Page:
Santa Fe: where customs and culture mix.
We consider ourselves pretty creative, this trusty trio of girlfriends packing bags in three divergent cities. But we figure there's a lot we can learn and enjoy on our long-anticipated trip to the Southwest. Santa Fe, here we come!
Originally settled by Spaniards before 1607, America's oldest capital city is also her first member of the U.N. Creative Cities Network, joining Montreal and Nagoya, Japan. The honor recognizes Santa Fe's long heritage of indigenous folk art and its ongoing support of art, design, and creativity in whatever surprising forms it takes. It is actually the unique blend of cultures and dramatic landscapes that attracted hundreds of artists to the Santa Fe area until a community formed, giving birth to an economy based on creative arts and arts-based tourism.
We link up in Albuquerque and set the GPS north for Encantado Resort. We drop our bags, take turns banging on the ceremonial drums in our rooms, and hop the next shuttle to the Plaza. We're women on a mission: museums, galleries, boutiques-and don't forget a chili relleno dinner or two.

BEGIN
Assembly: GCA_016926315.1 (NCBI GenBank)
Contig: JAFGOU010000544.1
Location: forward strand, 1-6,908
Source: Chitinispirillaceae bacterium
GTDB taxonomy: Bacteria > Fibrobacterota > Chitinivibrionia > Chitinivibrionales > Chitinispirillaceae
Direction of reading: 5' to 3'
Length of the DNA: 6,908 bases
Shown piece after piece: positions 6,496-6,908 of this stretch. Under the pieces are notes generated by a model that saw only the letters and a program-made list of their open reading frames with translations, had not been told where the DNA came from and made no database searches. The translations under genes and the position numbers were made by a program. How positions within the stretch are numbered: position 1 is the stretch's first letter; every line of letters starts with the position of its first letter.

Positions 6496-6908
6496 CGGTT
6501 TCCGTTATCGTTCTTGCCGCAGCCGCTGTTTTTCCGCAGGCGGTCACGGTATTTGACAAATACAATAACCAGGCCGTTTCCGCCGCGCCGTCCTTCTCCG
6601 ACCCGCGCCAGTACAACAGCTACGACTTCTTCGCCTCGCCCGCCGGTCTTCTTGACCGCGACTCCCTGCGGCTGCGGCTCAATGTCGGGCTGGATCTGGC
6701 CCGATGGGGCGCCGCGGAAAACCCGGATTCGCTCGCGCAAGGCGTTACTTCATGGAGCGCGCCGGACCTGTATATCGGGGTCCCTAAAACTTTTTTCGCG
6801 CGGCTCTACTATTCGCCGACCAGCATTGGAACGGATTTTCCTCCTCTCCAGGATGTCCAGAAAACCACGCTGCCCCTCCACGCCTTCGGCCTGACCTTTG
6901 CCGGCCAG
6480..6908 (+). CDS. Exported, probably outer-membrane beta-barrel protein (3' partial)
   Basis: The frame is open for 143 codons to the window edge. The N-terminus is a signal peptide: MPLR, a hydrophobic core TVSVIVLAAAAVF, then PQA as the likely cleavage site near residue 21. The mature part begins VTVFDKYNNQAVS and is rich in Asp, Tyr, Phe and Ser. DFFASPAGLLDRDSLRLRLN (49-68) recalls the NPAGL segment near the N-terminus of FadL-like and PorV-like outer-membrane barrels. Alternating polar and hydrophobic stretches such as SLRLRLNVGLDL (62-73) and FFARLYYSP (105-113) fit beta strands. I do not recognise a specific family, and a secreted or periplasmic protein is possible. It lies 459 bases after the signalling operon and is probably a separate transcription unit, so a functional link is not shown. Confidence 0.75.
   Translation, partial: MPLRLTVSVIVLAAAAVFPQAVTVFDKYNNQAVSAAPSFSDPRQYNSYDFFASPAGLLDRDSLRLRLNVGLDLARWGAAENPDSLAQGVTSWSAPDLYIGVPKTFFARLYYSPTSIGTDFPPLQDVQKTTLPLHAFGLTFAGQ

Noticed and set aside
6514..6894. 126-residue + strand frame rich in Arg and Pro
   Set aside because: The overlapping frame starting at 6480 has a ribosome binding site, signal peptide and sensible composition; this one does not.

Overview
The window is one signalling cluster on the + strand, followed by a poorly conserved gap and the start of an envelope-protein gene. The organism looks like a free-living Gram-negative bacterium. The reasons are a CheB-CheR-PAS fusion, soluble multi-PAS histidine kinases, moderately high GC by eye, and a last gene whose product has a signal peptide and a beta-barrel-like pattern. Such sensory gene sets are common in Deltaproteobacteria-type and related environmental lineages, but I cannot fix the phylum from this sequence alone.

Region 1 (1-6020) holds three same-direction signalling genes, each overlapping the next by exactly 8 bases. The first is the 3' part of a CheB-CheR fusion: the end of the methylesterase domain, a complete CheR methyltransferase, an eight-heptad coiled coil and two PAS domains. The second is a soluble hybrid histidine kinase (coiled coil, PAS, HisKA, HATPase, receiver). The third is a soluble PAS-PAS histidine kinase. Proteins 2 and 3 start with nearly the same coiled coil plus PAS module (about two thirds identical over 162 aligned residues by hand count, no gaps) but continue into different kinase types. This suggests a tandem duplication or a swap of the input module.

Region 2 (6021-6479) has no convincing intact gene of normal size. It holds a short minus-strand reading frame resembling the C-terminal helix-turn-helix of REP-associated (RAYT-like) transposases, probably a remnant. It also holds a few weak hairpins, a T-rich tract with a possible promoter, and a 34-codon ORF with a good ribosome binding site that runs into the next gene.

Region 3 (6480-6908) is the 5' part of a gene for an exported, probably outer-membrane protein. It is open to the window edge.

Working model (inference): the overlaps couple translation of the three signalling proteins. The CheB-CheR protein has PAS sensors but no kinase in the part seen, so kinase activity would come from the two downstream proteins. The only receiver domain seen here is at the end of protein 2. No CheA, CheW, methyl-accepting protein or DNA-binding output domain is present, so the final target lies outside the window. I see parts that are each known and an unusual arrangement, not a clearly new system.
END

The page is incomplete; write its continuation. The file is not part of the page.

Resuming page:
Santa Fe, now the third-largest art market in the country, overwhelms visitors with more than 200 galleries. We decide to anchor our creative quest in some of the city's major museums.
The Museum of Indian Art and Culture sweeps us along 12,000 years of native life in the Southwest. We learn that a pot, as one elder says, is "part of the ceremonial essence of who we are." We marvel at the tightness of basket coils, the closeness of beadwork.
Next we bit Canyon Road, Santa Fe's granddaddy of gallery rows. At Mark Sublette Medicine Man Gallery, we find cousins to the baskets and pots behind glass at the museum. Things are up for sale here, from Hopi and Navajo baskets to the pueblo pottery that lures buyers from around the globe.
One of my friends is drawn to the subtle blacks and grays of the Acoma Laguna Pueblo pots; the other gravitates to the vibrant ochres of the San Juan Pueblo. We all laugh at the little Cochiti Pueblo frogs, their mouths open to the sky.